Your unorthodox dream, off-beat idea, ridiculously tiny risk, or impractical next step is becoming harder to ignore. It is more than a passing thought now, it has a shape, a voice.
It breaks into your heart without even knocking. Stealing your attention, your focus, and your safe and routine life. With two, little unsophisticated words- what if- it starts painting pictures in your mind.
Immediately you feel guilty. Ashamed for even entertaining its question. But you can’t shake the feeling, the hunch that there might be more to your life than this.
What if…it convicts you. Has being thankful become a crutch? An excuse of sorts to stay put, not ask, or dream, or dare to hope beyond what I already possess?
Aren’t I supposed to be content, cultivating gratefulness for all I have, living in the moment, practicing presence?
Yes, keep growing in thankfulness, my friend, but be careful not to smother discontentment either.
Those two little words, what if, press lightly on the inside of you, just enough to arrest your attention in the kindest way. What if, the voice of discontentment, arouses your hunger and curiosity, awakens the emotions, those lurking desires, you try so hard to stuff down all week.
What if…it takes you down a long, winding road, and leads you straight into the unknown, beyond the edges of your familiar spaces.
You don’t really want to go there. But you give in. You follow its trail, the scent of heaven wafting through your heart. You feel, for a moment, that you might be onto something…something good.
You make it around the first corner and you gasp. You’ve only wandered a short distance and already the view is staggering!
It’s a poignant, potent question, what if, tempting you with the dangers and delights of what could be.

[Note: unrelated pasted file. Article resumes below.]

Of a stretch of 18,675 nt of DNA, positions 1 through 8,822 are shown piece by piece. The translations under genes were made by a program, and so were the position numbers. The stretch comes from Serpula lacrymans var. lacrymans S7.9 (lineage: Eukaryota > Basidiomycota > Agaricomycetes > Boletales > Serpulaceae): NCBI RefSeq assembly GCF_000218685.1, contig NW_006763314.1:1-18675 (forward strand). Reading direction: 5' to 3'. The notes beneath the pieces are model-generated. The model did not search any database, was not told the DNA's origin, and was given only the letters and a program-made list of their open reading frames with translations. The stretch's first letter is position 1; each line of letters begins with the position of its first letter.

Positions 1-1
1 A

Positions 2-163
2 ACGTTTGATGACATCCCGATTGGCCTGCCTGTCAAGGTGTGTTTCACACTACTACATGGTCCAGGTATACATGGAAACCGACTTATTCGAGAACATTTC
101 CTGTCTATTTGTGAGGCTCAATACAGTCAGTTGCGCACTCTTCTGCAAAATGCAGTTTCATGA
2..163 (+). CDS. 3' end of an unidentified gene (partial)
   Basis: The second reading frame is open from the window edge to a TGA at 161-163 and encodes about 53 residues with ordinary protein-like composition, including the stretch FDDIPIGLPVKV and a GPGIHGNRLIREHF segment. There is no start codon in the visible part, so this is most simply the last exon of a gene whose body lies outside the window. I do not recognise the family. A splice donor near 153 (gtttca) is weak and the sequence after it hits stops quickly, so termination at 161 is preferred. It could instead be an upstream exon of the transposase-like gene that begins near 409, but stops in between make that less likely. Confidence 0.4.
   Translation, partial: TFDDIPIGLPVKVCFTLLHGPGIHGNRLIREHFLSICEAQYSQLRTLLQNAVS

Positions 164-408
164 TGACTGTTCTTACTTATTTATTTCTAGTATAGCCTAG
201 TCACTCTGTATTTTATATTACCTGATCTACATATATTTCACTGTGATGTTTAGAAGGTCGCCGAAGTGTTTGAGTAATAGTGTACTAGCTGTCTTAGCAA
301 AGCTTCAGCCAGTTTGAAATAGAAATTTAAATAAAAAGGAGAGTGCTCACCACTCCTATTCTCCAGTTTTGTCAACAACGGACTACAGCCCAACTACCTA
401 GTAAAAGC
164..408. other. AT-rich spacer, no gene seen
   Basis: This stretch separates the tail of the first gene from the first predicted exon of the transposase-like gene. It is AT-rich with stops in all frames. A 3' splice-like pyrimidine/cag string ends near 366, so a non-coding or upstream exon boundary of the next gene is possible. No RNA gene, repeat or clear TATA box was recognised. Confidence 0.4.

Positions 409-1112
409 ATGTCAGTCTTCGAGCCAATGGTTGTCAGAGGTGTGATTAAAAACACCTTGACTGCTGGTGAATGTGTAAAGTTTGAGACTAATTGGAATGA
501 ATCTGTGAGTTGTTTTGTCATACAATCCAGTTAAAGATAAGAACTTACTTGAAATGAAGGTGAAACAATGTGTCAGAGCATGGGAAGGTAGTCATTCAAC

What if you did it?
What if you tried?
What if you didn’t wait until you think you’re ready?
You keep delaying your response. Busying yourself with what needs to be done. Offering your praises, filtering out complaints. Until, it breaks in again…
I hope you realize, dear reader, you are onto something good. You know how I know? Because thankfulness and discontentment are vying for equal space within your heart; they want to be friends.
Contrary to what you’ve believed or heard, they aren’t opposites or enemies. They actually need each other. You could picture them like two walking sticks, one in each hand, propelling you down the trail to discover all the good He longs to give.
With discontentment, we whack down the walls of our comfort zones and the stagnant parts of our soul that only crave the sameness, certainty. It dares us to climb the mountains, write the words, have the conversation, ask the question, open the shop, make the choice that resonates, that brings us life, that scares us a little. Discontentment is a fresh supply of energy moving us into the abundance Jesus promised, into more.
With thankfulness in the other hand, we stay grounded in wonder and joy. Thankfulness supports us through the unknown, the fears, the risks, providing a continual feast for our pioneering heart. Each new step or season is our favorite. It enables us to sense His presence in all circumstances and stay amazed even when we don’t understand where He’s leading us.
When we grip both, discontentment and thankfulness, we find ourselves puttering happily along a path we’ve never been down before- stubbornly intent on seeing where it leads us, without care to where we might end up.
And finally, we see our unorthodox dream, off-beat idea, ridiculously tiny risk, or impractical next step for what is- a truer version of ourselves, a more alluring picture of Jesus. We let it speak, we let it guide, we respond to its question, what if…
Which comes easier for you…Do you sway towards thankfulness or discontentment?
How could you practice holding both?
Sit with the dreams, ideas, risks, steps you’ve been thinking about, then fill in the blank, “What if…”
“The invitation to sway is everywhere, do you feel it?
Yet we’re forever reaching for the clean-cut answers, the certainty of either-or, where everything feels crisp and ironed flat.
Contrary to what we’ve always envisioned, I think God dances freely, wisely between the extremes. He never picks sides like we do. Well-meaning teachers have told us compromise is of the devil, and sitting on the fence is for the mediocre, luke-warm lovers. But what if we learned to sway?”